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Executive Perspectives

EXECUTIVE PERSPECTIVE: Mark Tercek of The Nature Conservancy

Mark Tercek

20 Dec 2012

By Mark Tercek, president and CEO of The Nature Conservancy | 20 December 2012

This fall, Hurricane Sandy, which struck the U.S. states of New York and New Jersey, raised an important question: How can we reduce our risk to natural disasters?

Part of the answer, it turns out, is in nature itself.

Unfortunately, this point is often overlooked in the development planning process. But I’m hopeful that, out of Sandy’s devastation, some good can come. The storm has underscored important lessons about climate change, disaster preparedness and the value of healthy ecosystems—lessons that are equally important whether you are an elected official, a coastal developer, a risk management professional or a corporate CEO.

Storms, floods and other natural hazards are causing more costly damage to people and property than ever before. Even before Sandy, in 2011, global damage from natural disasters reached an all-time high of $380 billion. Impacts are worsening as we continue to build in risky coastal areas. Urbanization and economic development along coasts are increasing at a higher rate than anywhere else. Meanwhile, global warming is contributing to a trend of more severe and erratic storms, droughts, heat waves and other extreme weather events.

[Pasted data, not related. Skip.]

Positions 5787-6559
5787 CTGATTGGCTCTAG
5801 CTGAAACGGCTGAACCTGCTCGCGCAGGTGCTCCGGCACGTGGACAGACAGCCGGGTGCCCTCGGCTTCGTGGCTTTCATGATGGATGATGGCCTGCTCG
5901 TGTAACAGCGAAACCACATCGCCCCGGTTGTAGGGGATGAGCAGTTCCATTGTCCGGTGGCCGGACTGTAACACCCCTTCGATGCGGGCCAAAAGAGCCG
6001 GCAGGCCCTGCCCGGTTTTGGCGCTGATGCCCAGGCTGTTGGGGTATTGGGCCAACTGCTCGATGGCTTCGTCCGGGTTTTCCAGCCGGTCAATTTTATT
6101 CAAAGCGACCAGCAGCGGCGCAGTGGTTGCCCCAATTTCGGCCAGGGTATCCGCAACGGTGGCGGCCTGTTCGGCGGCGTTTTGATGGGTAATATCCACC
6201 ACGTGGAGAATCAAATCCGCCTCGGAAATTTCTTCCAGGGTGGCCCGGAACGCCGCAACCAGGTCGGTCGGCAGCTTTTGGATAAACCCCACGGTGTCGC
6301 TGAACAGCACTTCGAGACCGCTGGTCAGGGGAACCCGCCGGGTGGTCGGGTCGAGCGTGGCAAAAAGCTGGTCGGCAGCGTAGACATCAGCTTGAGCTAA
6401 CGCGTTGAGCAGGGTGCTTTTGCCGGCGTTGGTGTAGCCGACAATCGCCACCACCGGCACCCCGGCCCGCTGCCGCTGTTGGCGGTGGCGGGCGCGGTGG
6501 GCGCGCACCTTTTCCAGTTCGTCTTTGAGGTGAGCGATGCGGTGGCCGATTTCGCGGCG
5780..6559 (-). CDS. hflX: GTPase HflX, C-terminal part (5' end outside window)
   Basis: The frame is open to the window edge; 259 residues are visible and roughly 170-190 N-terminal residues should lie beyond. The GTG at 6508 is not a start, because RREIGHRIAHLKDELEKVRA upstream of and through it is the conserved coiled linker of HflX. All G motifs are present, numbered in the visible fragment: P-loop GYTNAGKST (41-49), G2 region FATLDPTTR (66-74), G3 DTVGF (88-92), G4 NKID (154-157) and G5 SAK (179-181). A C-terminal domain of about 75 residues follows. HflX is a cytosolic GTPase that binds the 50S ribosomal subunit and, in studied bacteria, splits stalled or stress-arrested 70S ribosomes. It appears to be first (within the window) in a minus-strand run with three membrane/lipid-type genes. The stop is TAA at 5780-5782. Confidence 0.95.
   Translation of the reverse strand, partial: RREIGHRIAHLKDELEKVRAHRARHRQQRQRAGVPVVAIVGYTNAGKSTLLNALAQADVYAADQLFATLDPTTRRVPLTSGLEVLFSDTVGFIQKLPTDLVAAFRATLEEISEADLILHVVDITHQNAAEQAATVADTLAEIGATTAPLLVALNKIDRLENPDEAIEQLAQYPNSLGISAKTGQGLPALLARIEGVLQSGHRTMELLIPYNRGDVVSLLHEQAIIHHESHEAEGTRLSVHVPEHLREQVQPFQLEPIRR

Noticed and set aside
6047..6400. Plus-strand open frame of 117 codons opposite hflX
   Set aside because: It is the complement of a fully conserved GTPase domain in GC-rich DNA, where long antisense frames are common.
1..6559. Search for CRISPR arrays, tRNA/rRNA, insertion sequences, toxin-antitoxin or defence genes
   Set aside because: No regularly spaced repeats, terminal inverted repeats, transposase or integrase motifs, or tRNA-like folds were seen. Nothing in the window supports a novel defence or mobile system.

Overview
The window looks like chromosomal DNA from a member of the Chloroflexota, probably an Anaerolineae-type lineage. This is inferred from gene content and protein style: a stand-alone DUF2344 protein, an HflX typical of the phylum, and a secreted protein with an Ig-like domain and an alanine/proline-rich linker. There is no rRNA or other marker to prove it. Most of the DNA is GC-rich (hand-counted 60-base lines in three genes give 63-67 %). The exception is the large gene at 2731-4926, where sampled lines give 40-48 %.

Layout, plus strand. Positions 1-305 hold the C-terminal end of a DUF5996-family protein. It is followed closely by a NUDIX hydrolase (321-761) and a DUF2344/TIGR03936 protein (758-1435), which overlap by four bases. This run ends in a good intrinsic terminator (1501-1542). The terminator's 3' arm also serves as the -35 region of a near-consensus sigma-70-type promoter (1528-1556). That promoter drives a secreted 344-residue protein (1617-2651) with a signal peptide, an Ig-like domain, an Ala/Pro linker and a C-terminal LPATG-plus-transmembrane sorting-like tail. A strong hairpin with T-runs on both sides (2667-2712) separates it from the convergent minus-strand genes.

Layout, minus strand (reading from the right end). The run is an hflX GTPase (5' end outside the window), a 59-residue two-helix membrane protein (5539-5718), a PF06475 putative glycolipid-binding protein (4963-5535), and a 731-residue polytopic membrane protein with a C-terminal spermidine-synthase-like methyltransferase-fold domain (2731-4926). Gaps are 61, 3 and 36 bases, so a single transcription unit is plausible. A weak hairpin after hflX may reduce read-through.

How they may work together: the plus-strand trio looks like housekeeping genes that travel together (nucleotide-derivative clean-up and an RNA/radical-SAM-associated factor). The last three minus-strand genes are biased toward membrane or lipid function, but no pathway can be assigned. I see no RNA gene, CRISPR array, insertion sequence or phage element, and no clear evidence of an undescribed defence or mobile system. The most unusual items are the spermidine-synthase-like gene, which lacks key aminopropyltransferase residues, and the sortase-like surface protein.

The good news is that nature can help us better manage these impacts. Businesses, governments, and other decision makers should integrate natural defenses — or “natural infrastructure” — into core planning processes for a number of very compelling reasons.

First, natural defenses work. Coastal habitats in particular can help reduce risks to people and property.  Healthy reefs, for example, act as natural break-waters. They can reduce wave energy approaching the shore by more than 85 percent. Mangroves stabilize shorelines and reduce erosion. Over wide expanses, mangroves, reefs and sand dunes, for example, can reduce storm surge before it reaches communities.

Even during extreme weather events like Sandy, in many places nature can provide an important first line of defense. In South Cape May, New Jersey, for example, The Nature Conservancy worked with government agencies in 2006 to restore coastal dunes and wetlands to reduce flooding.  While Sandy came ashore just a few miles away, nearby towns were spared from the kind of flooding they experienced before the restoration was completed.

Second, natural defenses can be cost-effective. A study commissioned by the Federal Emergency Management Agency (FEMA) found that for every dollar spent on preventative measures, $4 dollars are saved in avoided costs of natural disasters. While the study looked at both engineered defenses and natural infrastructure, natural options can be less expensive and more efficient. In the Gulf of Mexico, for example, the Conservancy is working to restore 100 miles of oyster reefs at a cost of about $1.5 million per mile, which is comparable to, or cheaper than built breakwater costs – and that’s before taking into account the many other benefits that healthy oyster reefs provide to fisheries, recreation and tourism, for example.